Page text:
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Rally for Life draws supporters, opponents to downtown San Antonio
State Sen. Donna Campbell addresses the Rally For Life Jan. 26 in Milam Park in downtown San Antonio. GREGORY RIPPS/Reprints at wilsoncountynews.com
SAN ANTONIO -- An estimated 250 people publicly proclaimed their commitment to the ongoing campaign against liberalized abortion laws in America during a rally Jan. 26 in downtown San Antonio.
The rally, sponsored by the San Antonio Right to Life Foundation, mirrored a series of events across the country throughout the previous week, which included a massive rally in Washington, D.C., Jan. 22. The Washington rally marked the 41st anniversary of the U.S. Supreme Court’s Roe v. Wade decision that overturned most state laws prohibiting or regulating abortion.
The local rally’s master of ceremonies, Al Notzon, said he had attended another huge march and rally in front of the state capitol Jan. 25 and was impressed by the large percentage of young people in attendance. Many of them carried signs that read, “My generation will end abortion.”
“It doesn’t matter what generation you’re in, we’ve got to get to work,” said Notzon, probably best known for his longtime active leadership in the Alamo Area Council of Governments. He accused the “abortion industry” of being the true promulgators of the “war on women.”
“It must end, and it must end now,” he said.
Introducing the rally’s keynote speaker, state Sen. Donna Campbell, R-San Antonio, Notzon pointed out that only two South Texas state senators -- Campbell and Eddie Lucio, D-Brownsville -- supported Senate Bill 1. Ultimately passed and signed into law, the bill forbids abortion past 20 weeks of gestation, when a fetus is believed to experience pain, and requires abortion clinics to maintain hospital standards for surgery.
During her speech, Campbell recalled the biblical stories of Nehemiah, who led the first rebuilding of Jerusalem, and Esther, who, though a Persian queen through marriage, remembered her fellow Jews.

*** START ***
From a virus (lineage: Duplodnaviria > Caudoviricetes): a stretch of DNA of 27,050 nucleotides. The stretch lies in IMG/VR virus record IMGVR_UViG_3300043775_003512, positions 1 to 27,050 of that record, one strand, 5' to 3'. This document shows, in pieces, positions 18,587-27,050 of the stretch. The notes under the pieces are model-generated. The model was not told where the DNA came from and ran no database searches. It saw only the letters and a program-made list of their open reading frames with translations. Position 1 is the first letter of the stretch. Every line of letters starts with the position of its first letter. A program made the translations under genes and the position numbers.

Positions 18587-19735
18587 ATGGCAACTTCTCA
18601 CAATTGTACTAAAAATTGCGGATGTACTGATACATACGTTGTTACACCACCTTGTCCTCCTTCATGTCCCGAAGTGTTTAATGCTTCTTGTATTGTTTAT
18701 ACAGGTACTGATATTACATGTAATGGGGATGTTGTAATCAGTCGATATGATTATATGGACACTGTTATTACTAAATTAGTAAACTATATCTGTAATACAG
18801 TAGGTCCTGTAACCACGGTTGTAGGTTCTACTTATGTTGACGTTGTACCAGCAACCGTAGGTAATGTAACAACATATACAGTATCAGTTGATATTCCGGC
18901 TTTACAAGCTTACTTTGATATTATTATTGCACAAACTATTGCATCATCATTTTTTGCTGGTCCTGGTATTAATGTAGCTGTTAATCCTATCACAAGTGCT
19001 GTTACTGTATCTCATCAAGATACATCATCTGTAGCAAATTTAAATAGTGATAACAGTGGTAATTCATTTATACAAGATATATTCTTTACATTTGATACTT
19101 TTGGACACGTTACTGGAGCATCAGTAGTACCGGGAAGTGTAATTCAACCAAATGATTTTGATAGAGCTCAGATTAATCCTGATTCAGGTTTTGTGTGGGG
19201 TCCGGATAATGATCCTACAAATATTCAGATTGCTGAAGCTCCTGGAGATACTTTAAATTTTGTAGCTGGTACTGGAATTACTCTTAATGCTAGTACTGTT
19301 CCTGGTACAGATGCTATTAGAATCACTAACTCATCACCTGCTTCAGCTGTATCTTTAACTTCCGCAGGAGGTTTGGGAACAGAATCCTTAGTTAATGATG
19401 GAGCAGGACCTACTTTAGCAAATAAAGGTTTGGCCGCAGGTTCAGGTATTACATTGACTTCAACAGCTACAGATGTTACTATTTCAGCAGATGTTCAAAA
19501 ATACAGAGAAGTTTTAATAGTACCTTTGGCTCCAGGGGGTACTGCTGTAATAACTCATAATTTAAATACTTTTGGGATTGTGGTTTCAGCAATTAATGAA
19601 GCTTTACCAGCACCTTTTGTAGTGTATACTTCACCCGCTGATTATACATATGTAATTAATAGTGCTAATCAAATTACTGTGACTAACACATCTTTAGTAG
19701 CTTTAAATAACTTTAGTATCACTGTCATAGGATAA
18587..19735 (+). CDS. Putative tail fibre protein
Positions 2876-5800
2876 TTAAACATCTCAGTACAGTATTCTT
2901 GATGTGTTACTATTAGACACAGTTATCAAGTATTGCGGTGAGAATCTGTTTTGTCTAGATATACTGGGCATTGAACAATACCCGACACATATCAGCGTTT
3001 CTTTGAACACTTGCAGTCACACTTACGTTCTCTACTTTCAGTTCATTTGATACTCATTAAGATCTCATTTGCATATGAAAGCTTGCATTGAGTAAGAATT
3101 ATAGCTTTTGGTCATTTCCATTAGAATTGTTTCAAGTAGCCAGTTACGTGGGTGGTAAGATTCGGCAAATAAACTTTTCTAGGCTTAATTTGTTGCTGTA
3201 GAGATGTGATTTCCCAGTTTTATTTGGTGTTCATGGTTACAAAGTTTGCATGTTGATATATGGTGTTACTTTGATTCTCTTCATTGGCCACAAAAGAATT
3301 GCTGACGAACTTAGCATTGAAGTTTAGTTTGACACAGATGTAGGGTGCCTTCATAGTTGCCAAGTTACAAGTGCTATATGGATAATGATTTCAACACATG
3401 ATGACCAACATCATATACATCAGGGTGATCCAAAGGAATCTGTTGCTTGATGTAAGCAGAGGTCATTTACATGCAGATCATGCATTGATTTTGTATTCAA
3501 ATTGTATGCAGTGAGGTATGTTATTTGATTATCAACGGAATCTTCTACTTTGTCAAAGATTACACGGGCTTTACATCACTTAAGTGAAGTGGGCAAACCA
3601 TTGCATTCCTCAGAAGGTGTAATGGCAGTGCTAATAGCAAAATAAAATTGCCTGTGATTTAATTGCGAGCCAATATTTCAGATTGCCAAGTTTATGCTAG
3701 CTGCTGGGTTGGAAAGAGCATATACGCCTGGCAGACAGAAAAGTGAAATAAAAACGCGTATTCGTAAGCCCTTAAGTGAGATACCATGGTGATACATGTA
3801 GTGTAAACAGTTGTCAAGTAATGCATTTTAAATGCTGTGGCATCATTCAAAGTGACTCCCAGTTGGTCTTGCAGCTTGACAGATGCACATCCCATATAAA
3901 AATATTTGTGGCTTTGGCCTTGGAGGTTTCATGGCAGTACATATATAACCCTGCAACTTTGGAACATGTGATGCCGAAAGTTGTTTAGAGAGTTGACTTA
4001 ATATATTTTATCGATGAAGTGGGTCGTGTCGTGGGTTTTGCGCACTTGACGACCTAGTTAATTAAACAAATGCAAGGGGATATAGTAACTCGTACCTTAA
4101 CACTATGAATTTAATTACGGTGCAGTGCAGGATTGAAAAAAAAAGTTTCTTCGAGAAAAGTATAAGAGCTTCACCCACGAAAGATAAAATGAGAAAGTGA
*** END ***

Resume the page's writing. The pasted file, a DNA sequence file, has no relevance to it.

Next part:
“Men ... will you be a Nehemiah and help build a wall to protect our nation?” she asked. “Women, will you be an Esther to save our people? ... We can fight for life. Are you with me?”
The “pro-life” crowd responded loudly in the affirmative, but not everyone present was happy. A group of about six counter-demonstrators appeared at the edge of Milam Park, where the rally took place, shouting pro-abortion choice chants and holding signs, one proclaiming, “Women are people too.”
Notzon observed this was the first annual Right to Life rally he knew to draw visible opposition at the site.
Allied Women’s Center Director Tere Herring said in her speech that she received calls from people criticizing her for being a single-issue person and for not caring about poor people. She countered, asserting that abortionists target the poor and that 90 percent of the people who walk through the doors of a crisis pregnancy center are poor.
“All a crisis pregnancy center cares about is that there are human beings, and we are going to save their lives,” Herring said. “Being a single-issue person means doing everything that issue calls you to do.”
Before giving the benediction, the Rev. Larry Christian, vicar general of the Roman Catholic Archdiocese of San Antonio, carried on with Herring’s theme.
“Our nation is a nation of human rights for all humans, born and unborn,” Christian said. “We stand up and say the unborn has the same rights as every other human being.”
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